Product Classification in the Retail Industry
We encounter barcodes almost everywhere we go. They are on our mail, on books, on our drivers license, on coupons and loyalty cards, and on the things we purchase. We see them so often that we hardly even notice them. But what are barcodes really? And how are they used?
This article dives into different examples of these codes, and what meaning can be derived from them. We’ll be focusing on the retail industry.
Ever seen one of these before?
This is a Universal Product Code (UPC). They exist on almost all products that we buy. Here’s one on a chocolate bar…mmmm.
When utilizing a scanner, UPCs allow retailers to quickly and accurately identify an item. This has obvious benefits to inventory tracking, and also speeds up checkout times at the point of sale. UPCs have been around since the 70’s.
Do you want to own a UPC? You can easily get one…
GS1 is the company that controls and issues UPCs. To get a UPC, you must first register as a company with GS1. Registration costs start at $250, with annual fees as low as $50. The more products you sell, the more UPCs you’ll need, and the higher the costs with GS1. For example, a 12-oz can of Coca-Cola needs a different UPC than a 16-oz bottle of Coke, as does a 6-pack of 12-oz cans, a 12-pack, a 24-can case, and so on. It can add up! Here’s a little graphic to determining how many UPCs your company would need.
Essentially, you got three different orange shirts and three different blue shirts. So you got 6 UPCs.
What’s in a UPC?
The UPC is made up of 3 parts:
- Company Prefix: a 6–10 digit number assigned by GS1. The bigger the number here, the less digits you have left for identifying individual products/items. For example, a 10-digit Company Prefix only leaves a single digit left for identifying products. Smaller companies who only need to identify a single product would be issued a 10-digit Company Prefix, while companies with a lot of products get a smaller prefix. Coca-Cola has a 6-digit Company Prefix (049000).
- Item Reference: a reference to a specific product/item.
- Check Digit: a calculated number used to check for errors in the barcode. This little guy has its own Wikipedia page if you’re curious about the calculation.
To complicate matters, the very first digit of a UPC can sometimes categorize the type of UPC we are seeing. This first digit is called the Number System Digit. If this digit starts with 0,1,6,7,8 or 9, then we are seeing a standard UPC like in the example above. Here’s all the possibilities.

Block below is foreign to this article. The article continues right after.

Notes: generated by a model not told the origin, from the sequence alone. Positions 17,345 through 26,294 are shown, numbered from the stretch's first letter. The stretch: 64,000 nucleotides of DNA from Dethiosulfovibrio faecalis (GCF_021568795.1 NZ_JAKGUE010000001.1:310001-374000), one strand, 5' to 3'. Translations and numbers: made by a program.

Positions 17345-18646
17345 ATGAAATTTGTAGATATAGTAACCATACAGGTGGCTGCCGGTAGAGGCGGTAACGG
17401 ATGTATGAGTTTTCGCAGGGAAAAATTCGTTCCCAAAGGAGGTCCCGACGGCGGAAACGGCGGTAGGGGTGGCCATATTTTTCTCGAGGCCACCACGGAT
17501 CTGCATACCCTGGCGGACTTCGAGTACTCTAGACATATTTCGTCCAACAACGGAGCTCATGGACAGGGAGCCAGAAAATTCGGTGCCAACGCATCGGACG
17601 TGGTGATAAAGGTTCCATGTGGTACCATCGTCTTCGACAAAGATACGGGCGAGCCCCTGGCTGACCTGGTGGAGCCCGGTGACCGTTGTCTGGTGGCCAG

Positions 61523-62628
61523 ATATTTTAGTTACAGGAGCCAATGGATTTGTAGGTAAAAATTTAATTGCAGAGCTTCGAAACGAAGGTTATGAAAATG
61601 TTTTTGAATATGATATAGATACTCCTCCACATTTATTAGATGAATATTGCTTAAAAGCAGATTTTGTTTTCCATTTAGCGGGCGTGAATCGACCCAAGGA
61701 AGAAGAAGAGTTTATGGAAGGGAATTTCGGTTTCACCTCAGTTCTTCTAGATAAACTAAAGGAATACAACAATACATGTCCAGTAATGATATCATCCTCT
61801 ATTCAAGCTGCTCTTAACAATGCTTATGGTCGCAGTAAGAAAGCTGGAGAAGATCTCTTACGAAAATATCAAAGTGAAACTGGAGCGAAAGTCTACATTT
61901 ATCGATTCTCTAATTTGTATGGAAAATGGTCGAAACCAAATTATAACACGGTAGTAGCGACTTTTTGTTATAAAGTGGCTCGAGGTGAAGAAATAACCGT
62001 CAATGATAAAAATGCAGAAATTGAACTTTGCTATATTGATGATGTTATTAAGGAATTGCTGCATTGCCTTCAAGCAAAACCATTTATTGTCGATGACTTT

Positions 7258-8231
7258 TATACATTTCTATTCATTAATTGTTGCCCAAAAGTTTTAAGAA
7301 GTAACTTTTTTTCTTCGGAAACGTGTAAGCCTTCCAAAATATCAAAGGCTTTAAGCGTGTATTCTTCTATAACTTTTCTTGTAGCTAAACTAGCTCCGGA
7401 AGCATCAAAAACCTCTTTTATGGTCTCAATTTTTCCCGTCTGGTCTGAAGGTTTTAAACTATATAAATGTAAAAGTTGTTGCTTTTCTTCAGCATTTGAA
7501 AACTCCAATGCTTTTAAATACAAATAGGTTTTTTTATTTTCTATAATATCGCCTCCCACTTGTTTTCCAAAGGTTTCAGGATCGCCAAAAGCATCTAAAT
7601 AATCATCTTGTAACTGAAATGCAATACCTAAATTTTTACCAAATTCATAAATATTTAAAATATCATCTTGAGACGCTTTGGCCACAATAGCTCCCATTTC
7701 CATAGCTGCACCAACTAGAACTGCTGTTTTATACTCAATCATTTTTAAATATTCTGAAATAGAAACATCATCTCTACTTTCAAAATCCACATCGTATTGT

- 0–1, 6–9: Standard UPC made up of Company Prefix, Item Reference, and Check Digit
- 2: Used for products where the price is dependent on weight. Often includes meats, prepared foods, and packaged produce. The format for these is 2-XXXXX-CPPPP-C.
• 2 — the prefix indicating this is a random weight Type 2 UPC.
• XXXXX — 5 digits to indicate the unique item in that store. This is not a universal identifier across retailers.
• CPPPP — a check digit, followed by 4 digits for the price of the item. 0199 is $1.99. 2049 is $20.49.
• C — the final Check Digit. Check out the mushrooms below. They cost $3.15. Do you notice the ‘0315’ digits in the UPC that represent the price?
- 3: Used for drugs intended for human use. This includes both prescription and over-the-counter drugs. These start with a ‘3’ and end with a Check Digit. The 10 digits in the middle is known as National Drug Code (NDC). The NDC is regulated by the FDA.
- 4: Reserved for use by retailers. These UPCs are not regulated by GS1 and are not universally unique.
- 5: Reserved for coupons, although UPCs prefixed with a ‘5’ have been phased out since 2011.
In additional to getting a UPC from GS1, there are also UPC resellers out there (and also many scams posing as resellers). Legit resellers will own a Company Prefix with GS1, and then sell ownership to some of the Product IDs (Item References) within that Company Prefix. Most large retailers require that you have a UPC issued from GS1 rather than a reseller.
One legit use of UPC codes that are not issued directly by GS1 are those with the company prefix ‘033383’. This company prefix is managed by the produce industry in the US and Canada, and is known as The Generic UPC. There are over a 12,000 individual produce designations within this company prefix. These generic UPCs are just like other standard UPCs…there is the 6-digit company prefix (033383), a five-digit item reference, and a check digit. To use them, you must purchase an annual subscription from the Produce Marketing Association.
Global Trade Item Numbers (GTIN)
Just to open up the world of barcodes a little for you, another name for a UPC is GTIN-12. The ‘12’ stands for 12 digits. There are a few other flavors of Global Trade Item Numbers (GTIN), all of them controlled by GS1. GTIN-12 is used to represent the 12-digit UPC barcodes we see in the United States.
GTIN-13: a 13-digit barcode used predominantly outside North America.